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Old March 9th 04, 11:40 PM
Benjamin Jordan
 
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Default alphabeta?

I'm a beginner having trouble understanding alphabeta search. A mating
sequence might start with a queen sacrifice, but since the search
hasn't gotten deep enough to see the mate, won't the sacrifice get cut
off? And since that line is cut off, how does the search ever find
it? Thanks.
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Old March 10th 04, 12:42 AM
RPM1
 
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Default alphabeta?


"Benjamin Jordan" wrote in message
om...
I'm a beginner having trouble understanding alphabeta search. A mating
sequence might start with a queen sacrifice, but since the search
hasn't gotten deep enough to see the mate, won't the sacrifice get cut
off? And since that line is cut off, how does the search ever find
it? Thanks.


The sacrifice won't get cut off unless the mate is beyond the
'horizon'. Remember alpha-beta *backs up* the tree it does
not "forward prune". Also many alpha-beta programs will
extend the search beyond the horizon if the king is in check
or a piece was just captured.

Here's a web site that might be of interest:
http://www.seanet.com/~brucemo/topics/alphabeta.htm

There are lots of web sites that discuss alpha-beta search,
try a Google search.

Hope this helps,
Patrick



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Old March 10th 04, 02:27 AM
Vincent Diepeveen
 
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Default alphabeta?

alphabeta is a pruning method.

It is independant from the search depth in that sense.

Your question has to do with the depth limited nature of the search. The
answer is that when the remaining search depth is very small a deep trick
will keep hidden behind the horizon.

All alphabeta does is trigger decision after a move has been searched,
whether you still need to search the remaining moves.

Best example is that you search 1.e4,h5 2.Qxh5,Rxh5 ...

For Rxh5 you get back +9.0 black up.

So using negamax which is using the side to move score, that's +9000 side to
move up in the position where you try Rxh5.

Assuming alfa and beta were set already to 1.e4,e5 being the best line, that
means simply that

alfa = -0.001 beta = 0.000

Seen from black side.

From black side you capture a queen now which after searching that move
gives back score = 9.000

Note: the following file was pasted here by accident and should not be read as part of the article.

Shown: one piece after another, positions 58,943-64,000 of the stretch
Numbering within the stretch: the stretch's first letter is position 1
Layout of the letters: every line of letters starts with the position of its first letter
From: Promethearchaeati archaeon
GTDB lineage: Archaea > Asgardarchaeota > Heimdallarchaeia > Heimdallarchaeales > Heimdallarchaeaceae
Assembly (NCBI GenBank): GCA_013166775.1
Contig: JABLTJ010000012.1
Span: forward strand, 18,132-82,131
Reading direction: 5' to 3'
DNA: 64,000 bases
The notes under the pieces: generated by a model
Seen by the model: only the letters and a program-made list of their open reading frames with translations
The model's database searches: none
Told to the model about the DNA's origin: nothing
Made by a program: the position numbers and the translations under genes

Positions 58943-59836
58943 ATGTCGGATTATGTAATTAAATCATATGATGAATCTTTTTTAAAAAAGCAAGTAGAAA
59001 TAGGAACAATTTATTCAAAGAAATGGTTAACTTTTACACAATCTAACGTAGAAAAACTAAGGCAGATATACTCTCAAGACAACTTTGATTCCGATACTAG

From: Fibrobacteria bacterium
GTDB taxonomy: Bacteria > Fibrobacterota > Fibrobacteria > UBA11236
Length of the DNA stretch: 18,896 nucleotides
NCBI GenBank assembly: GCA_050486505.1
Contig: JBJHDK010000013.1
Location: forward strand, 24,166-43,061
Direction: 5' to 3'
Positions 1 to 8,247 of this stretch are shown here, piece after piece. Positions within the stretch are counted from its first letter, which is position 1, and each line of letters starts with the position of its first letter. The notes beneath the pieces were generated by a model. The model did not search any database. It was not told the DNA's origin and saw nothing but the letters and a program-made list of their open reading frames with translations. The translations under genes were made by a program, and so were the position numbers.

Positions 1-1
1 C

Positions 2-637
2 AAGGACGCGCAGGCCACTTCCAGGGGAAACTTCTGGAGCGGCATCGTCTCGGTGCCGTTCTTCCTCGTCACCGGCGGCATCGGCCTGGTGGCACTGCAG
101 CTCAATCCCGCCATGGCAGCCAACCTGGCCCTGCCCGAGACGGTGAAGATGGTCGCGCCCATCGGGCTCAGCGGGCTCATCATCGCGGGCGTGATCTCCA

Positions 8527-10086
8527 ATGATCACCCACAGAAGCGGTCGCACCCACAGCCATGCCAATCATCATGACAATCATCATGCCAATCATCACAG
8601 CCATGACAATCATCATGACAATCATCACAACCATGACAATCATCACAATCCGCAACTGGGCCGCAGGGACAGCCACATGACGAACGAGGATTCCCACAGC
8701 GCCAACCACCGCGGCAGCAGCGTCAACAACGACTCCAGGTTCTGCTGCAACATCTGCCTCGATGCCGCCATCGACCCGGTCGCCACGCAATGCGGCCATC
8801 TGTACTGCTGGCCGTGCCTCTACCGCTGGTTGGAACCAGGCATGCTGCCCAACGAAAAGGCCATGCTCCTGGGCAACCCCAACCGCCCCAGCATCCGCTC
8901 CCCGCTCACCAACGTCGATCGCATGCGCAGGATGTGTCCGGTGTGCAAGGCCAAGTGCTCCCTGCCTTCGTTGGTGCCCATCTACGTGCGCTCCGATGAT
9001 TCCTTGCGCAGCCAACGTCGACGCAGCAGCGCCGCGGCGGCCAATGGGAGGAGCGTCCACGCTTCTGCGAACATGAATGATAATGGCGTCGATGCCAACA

9.0 = 0.0 so you get a cutoff.

For a human that's logical. Giving away a queen doesn't make sense so it is
pruned.


"Benjamin Jordan" wrote in message
om...
I'm a beginner having trouble understanding alphabeta search. A mating
sequence might start with a queen sacrifice, but since the search
hasn't gotten deep enough to see the mate, won't the sacrifice get cut
off? And since that line is cut off, how does the search ever find
it? Thanks.



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Old March 10th 04, 05:33 AM
Noah Roberts
 
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Default alphabeta?

Benjamin Jordan wrote:
I'm a beginner having trouble understanding alphabeta search. A mating
sequence might start with a queen sacrifice, but since the search
hasn't gotten deep enough to see the mate, won't the sacrifice get cut
off? And since that line is cut off, how does the search ever find
it? Thanks.


Pure alpha beta will not see a mate combination that involves any kind
of sacrifice (even pawn) if a gain in material or a win is not within
the search horizon. But engines do not use alpha beta by itself.

Most engines utilize a quiescence search. This search will continue
alpha beta to infinity or until a quiet position is reached. The search
always reaches a quiet position so infinity is only a theoretical bound.
Simple quiescence searches only look at captures. Slightly more
complicated ones look at checks. Really thorough quiescence searches
might look for "forced" moves that are not one of the other types -
moves where there is no other practical option (actually this falls into
singular extensions also). This type of search would probably find the
mate. If the quiescence search is thurough and it still doesn't see a
mate at the end of a sacrifice then there must be a good reply, and so
it is not a true sacrifice. However, practically I think there will
always be holes where mate combinations could get lost in.

The horizon is one of alpha beta's most prominant weaknesses. There is
no way to fix it. We use quiescence and extensions to make it less of a
problem, but the fundamental weakness is not solvable. This is why the
evaluation function is so important. The more analysis in the
evaluation, the less of an impact the horizon will have. But the more
you evaluate, the closer the horizon gets. It is a balancing act.

As a beginner I found citeseer to be very useful. Google for it.

--
"I'm a war president. I make decisions here in the Oval Office